Posted: 1 week ago

Venice Commission Issues Opinion on Georgia's Judicial Reform

The Venice Commission has released its opinion on the Organic Law of Georgia on Common Courts in response to a request from Shalva Papuashvili, the Chairman of the Parliament of Georgia, dated 22 November 2022. The Commission has assessed the current set of amendments as part of the ongoing reform of the judiciary of Georgia, and has issued four opinions between 2019 and 2022 on this matter.

The draft amendments under examination have been prepared by the Georgian authorities as part of legislative measures required by the EU in the context of Georgia's application for EU membership. The European Commission has recommended that Georgia adopt and implement a transparent and effective judicial reform strategy and action plan post-2021 based on a broad, inclusive, and cross-party consultation process.

The Venice Commission reiterates the importance of achieving an independent, impartial, and well-functioning judiciary. Only an independent judiciary can render justice impartially based on the law and prevent the abuse of power. The document notes that it is of vital importance for the rule of law that there is public trust in the proficiency of the judiciary to operate in an independent and impartial manner.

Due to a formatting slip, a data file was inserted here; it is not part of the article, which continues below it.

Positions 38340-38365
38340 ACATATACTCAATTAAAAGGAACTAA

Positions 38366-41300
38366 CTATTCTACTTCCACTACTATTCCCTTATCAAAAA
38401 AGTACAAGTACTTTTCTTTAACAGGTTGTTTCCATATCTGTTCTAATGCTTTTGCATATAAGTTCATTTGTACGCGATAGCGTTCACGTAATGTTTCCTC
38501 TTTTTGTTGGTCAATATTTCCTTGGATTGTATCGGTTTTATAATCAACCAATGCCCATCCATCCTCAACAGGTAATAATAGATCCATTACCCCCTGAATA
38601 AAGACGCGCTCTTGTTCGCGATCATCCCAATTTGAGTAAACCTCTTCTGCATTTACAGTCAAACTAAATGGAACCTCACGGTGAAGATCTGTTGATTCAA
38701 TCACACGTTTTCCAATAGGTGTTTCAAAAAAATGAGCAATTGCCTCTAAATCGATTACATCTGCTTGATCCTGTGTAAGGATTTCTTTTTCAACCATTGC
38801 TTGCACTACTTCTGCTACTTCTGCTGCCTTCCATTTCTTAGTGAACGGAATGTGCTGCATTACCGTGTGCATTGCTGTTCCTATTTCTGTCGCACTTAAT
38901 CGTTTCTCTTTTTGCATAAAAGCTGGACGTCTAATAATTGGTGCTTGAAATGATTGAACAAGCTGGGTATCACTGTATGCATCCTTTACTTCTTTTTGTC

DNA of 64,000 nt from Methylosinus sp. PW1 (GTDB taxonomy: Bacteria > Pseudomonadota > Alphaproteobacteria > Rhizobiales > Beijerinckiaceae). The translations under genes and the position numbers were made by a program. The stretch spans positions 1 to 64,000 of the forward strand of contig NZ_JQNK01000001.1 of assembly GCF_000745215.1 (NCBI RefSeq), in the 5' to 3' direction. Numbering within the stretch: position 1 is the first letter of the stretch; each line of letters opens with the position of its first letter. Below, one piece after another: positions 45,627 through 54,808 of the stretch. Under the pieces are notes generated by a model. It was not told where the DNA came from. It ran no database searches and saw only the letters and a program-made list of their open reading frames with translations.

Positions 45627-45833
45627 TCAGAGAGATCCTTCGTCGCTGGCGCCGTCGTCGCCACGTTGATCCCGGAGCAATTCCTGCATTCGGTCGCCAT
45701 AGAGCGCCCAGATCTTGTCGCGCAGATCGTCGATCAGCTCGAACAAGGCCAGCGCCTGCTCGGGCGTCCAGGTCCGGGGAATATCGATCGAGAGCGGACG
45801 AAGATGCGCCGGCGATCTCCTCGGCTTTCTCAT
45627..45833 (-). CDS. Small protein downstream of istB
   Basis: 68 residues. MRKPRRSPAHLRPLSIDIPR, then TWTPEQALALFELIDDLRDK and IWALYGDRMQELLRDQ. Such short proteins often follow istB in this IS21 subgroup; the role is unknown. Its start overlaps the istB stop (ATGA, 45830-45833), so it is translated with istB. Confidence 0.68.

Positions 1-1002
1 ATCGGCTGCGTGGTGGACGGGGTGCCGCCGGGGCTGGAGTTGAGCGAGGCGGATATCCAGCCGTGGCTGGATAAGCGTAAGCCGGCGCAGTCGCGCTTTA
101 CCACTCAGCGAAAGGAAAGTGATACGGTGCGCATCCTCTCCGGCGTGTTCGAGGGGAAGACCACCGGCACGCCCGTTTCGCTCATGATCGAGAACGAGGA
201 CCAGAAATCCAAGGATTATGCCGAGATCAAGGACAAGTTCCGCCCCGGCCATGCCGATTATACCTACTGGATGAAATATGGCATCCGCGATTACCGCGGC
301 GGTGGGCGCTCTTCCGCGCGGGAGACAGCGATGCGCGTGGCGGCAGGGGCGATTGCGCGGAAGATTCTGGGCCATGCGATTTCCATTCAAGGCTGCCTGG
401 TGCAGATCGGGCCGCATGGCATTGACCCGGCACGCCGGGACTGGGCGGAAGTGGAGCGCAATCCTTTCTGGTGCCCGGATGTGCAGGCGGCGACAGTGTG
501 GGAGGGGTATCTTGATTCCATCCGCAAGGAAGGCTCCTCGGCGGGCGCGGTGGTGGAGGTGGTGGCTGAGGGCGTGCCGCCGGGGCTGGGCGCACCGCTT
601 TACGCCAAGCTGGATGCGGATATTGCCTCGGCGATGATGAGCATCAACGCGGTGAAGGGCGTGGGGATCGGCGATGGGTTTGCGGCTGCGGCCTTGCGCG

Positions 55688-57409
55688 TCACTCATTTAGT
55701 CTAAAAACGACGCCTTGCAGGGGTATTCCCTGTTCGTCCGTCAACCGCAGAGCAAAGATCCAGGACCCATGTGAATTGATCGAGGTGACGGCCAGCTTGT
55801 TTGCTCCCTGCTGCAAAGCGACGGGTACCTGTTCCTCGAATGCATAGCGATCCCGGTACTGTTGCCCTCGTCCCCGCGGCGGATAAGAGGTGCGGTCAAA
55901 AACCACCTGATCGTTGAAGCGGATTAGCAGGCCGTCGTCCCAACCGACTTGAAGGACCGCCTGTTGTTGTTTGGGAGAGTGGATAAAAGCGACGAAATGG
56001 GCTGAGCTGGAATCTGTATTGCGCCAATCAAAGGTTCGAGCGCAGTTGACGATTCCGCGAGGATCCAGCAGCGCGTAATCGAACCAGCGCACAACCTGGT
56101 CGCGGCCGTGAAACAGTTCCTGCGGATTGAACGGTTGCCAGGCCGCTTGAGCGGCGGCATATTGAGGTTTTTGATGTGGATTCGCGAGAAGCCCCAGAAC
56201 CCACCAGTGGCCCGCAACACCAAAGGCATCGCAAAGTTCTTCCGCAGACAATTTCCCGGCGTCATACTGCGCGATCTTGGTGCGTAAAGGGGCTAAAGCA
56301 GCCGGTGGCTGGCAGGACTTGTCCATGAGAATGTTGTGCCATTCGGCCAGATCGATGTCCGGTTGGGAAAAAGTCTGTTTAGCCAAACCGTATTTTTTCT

The Commission notes that key recommendations it has previously made remain to be addressed, such as addressing the issues of judicial corporatism and self-interest in the High Council of Justice, circumscribing the wide powers of the High Council of Justice to second or transfer judges without their consent, revising the procedure for suspension of judges from office, and restricting the grounds for disciplinary liability of a judge related to the expression of opinion to manifest violations of the duty of political neutrality.

According to the document, the Commission views the draft provisions regulating access to court decisions as positive, but it recommends that the process be shortened and simplified, and that access be provided for past decisions as well as for future ones.

The Commission acknowledges that the draft amendments are only the first step in a comprehensive strategy for judicial reform in Georgia and that they do not provide for a holistic reform of the judiciary, including the High Council of Justice. The Commission welcomes the statement of the Georgian authorities that they wish to take its recommendations into account and recommends that they do so without any unjustified delay.